Marine Raiders Hit Makin
With the first American ground offensive underway just a few dozen miles away at Guadalcanal, two companies of marines from the newly formed 2nd Raider Battalion–a.k.a. Carlson’s Raiders–landed at Makin Island in the Gilbert chain on 17 August 1942. Their mission was manifold. First and foremost, the hope was to divert reinforcements headed for Guadalcanal to Makin. Gathering intelligence and destroying Japanese supplies and communications would be plusses.
Marine raiders were all volunteers. Thousands applied and only a small percentage was deemed suitable for their tasks. Once accepted to the program, raiders underwent specialized training, specific to their upcoming missions. Carlson’s Raiders, so named for their legendary commanding officer Lt. Col. Evans Carlson, trained on submarines and rubber boats in addition to hand-to-hand combat before shipping out to Makin Island on 8 August 1942. Second in command was President Roosevelt’s oldest son, James. Carlson’s leadership style was innovative, and went against age-old military protocol. Officers were called by their first names. Decisions were made by all involved, majority ruled. Their motto was “Gung Ho,” meaning “work together.” The brass may not have liked it, but the men who served with Carlson surely did.
Two-hundred marines of the 2nd Raider Battalion were transported from Pearl Harbor to Makin by the submarines Nautilus and Argonaut. Arriving at their target, Makin Island, and departing the subs at midnight on 17 August, the raiders succeeded in reaching the beaches undetected, traveling on rubber boats. Although chaos ensued due to rougher waters than expected and the inability of officers to communicate with one another, the raid was ultimately a success depending on which way you looked at it.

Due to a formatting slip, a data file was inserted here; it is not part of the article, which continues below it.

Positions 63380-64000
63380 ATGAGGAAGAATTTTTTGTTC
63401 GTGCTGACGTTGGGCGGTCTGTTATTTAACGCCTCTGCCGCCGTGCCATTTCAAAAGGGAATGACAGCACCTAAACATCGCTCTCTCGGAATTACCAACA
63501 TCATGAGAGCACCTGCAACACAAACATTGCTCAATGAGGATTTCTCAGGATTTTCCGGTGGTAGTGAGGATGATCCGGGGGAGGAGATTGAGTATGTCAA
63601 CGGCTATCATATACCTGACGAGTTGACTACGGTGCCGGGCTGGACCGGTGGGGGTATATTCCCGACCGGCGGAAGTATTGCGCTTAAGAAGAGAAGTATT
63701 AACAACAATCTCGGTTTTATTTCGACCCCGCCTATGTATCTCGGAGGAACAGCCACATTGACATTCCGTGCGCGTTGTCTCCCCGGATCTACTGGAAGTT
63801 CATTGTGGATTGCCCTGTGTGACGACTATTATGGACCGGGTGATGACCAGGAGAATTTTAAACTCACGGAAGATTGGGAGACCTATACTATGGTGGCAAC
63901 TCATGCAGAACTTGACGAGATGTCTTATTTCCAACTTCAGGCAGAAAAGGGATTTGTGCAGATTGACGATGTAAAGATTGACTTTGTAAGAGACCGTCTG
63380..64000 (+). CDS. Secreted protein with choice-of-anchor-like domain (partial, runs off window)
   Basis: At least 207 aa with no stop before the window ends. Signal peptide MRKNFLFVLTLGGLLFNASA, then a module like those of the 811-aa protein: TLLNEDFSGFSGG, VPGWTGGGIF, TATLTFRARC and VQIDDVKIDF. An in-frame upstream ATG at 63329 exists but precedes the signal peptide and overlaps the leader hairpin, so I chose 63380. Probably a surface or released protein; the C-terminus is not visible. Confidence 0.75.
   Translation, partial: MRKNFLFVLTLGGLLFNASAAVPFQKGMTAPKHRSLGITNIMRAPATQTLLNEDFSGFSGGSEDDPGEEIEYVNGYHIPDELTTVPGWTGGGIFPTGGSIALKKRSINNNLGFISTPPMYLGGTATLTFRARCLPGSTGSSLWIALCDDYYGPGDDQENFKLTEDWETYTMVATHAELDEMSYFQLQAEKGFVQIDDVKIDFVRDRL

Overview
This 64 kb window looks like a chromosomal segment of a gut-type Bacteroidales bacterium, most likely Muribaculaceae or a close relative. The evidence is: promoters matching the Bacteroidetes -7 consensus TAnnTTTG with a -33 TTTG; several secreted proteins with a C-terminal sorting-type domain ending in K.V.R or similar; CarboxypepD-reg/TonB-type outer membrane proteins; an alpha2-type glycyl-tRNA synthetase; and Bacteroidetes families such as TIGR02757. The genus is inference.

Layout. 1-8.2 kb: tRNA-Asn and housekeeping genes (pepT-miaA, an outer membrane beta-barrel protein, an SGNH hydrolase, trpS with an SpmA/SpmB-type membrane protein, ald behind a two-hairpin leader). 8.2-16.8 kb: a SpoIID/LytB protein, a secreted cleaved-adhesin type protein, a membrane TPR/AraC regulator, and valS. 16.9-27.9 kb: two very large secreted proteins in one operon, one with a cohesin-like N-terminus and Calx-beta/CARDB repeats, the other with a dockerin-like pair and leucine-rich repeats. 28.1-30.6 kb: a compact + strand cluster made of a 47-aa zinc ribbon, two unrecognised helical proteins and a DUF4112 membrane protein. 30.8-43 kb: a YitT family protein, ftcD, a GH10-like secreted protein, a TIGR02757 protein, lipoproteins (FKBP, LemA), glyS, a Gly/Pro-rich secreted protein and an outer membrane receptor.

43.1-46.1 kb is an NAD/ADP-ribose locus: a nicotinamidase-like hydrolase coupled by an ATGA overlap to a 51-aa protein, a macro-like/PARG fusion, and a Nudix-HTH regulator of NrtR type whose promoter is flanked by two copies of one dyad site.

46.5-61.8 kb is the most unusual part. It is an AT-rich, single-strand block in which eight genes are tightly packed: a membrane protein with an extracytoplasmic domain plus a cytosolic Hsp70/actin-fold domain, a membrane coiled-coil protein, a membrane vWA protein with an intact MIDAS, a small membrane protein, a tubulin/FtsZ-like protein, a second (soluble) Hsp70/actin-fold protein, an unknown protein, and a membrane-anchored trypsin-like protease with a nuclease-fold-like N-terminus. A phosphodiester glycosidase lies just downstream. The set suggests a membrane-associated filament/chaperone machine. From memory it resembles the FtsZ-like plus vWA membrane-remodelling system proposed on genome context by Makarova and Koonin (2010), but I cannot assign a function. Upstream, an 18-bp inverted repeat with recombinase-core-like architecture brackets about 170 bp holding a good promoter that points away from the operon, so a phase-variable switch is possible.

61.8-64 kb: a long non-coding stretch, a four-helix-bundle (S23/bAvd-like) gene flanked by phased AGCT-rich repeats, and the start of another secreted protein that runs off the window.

More than a hundred Japanese soldiers were killed, most in banzai charges. While this meant fewer enemies to fight later on, it also meant no prisoners were taken and therefore no intelligence gained. Radio, ammunition and fuel dumps were decimated, but with few enemy forces left on the island, this was an insignificant victory. Using a Boys anti-tank rifle (see an example from our collection above), the raiders damaged or destroyed a few Japanese seaplanes on the water. Instead of drawing reinforcements away from the harsh fighting at Guadalcanal, however, some argue that the Japanese were made to feel even more vulnerable by the raid on Makin and therefore tried to reinforce most of their outposts throughout the Pacific, making future battles more difficult and more costly.
Getting off the island proved the most difficult part of the raid, as the choppy waters forbade more than half of the marines from making it back to the submarines off the coast. The surf was just too rough. After an attempt by a rescue boat to reach the stranded marines failed, those remaining on Makin made do with what they had in true raider fashion, building a small boat and meeting the submarines elsewhere.
Despite its shortcomings, the raid proved that the newly-formed raider units were more than capable of achieving the goals for which they were created. It was on the Makin Raid that Sgt. Clyde Thomason became the first enlisted marine to earn the Medal of Honor in World War II for his actions above and beyond the call of duty. He was one of 19 marines who lost their lives that day. Nearly a dozen others were taken prisoner, and later executed by the Japanese on Kwajalein Atoll.
Upon the marines’ return to Pearl Harbor, all sailors present in the harbor were on deck, with flags at half mast to show respect for the returning raiders. Admiral Nimitz himself showed up to congratulate the raider in persons. You can see clips of this event in the video below. In 2000, the remains of those raiders who sacrificed all were discovered on Makin, returned to their families, and reinterred in the United States. Many now lay in Arlington National Cemetery. The US Navy amphibious assault ship Makin Island (LHD-8) was commissioned in honor of the raid in 2009.
This post by Curator Meg Roussel